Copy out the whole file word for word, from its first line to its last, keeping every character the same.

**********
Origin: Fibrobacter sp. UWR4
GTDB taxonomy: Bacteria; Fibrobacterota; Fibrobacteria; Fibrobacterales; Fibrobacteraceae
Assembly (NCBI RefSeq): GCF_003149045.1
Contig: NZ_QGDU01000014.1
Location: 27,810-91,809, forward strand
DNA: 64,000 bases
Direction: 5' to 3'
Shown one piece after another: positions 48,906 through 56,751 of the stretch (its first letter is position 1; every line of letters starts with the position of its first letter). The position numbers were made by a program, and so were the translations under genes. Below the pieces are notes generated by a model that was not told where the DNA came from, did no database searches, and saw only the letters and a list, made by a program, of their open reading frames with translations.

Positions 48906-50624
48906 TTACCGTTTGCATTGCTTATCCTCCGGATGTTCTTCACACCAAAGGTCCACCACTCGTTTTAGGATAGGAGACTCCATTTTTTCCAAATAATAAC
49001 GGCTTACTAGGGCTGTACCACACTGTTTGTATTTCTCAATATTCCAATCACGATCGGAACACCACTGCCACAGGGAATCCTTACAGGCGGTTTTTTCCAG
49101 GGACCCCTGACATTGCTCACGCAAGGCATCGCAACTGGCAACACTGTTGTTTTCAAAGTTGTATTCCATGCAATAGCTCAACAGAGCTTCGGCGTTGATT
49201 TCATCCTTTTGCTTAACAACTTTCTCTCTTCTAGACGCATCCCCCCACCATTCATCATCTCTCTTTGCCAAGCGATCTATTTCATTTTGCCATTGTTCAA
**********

Origin: Fibrobacter sp. UWR4
GTDB taxonomy: Bacteria; Fibrobacterota; Fibrobacteria; Fibrobacterales; Fibrobacteraceae
Assembly (NCBI RefSeq): GCF_003149045.1
Contig: NZ_QGDU01000014.1
Location: 27,810-91,809, forward strand
DNA: 64,000 bases
Direction: 5' to 3'
Shown one piece after another: positions 48,906 through 56,751 of the stretch (its first letter is position 1; every line of letters starts with the position of its first letter). The position numbers were made by a program, and so were the translations under genes. Below the pieces are notes generated by a model that was not told where the DNA came from, did no database searches, and saw only the letters and a list, made by a program, of their open reading frames with translations.

Positions 48906-50624
48906 TTACCGTTTGCATTGCTTATCCTCCGGATGTTCTTCACACCAAAGGTCCACCACTCGTTTTAGGATAGGAGACTCCATTTTTTCCAAATAATAAC
49001 GGCTTACTAGGGCTGTACCACACTGTTTGTATTTCTCAATATTCCAATCACGATCGGAACACCACTGCCACAGGGAATCCTTACAGGCGGTTTTTTCCAG
49101 GGACCCCTGACATTGCTCACGCAAGGCATCGCAACTGGCAACACTGTTGTTTTCAAAGTTGTATTCCATGCAATAGCTCAACAGAGCTTCGGCGTTGATT
49201 TCATCCTTTTGCTTAACAACTTTCTCTCTTCTAGACGCATCCCCCCACCATTCATCATCTCTCTTTGCCAAGCGATCTATTTCATTTTGCCATTGTTCAA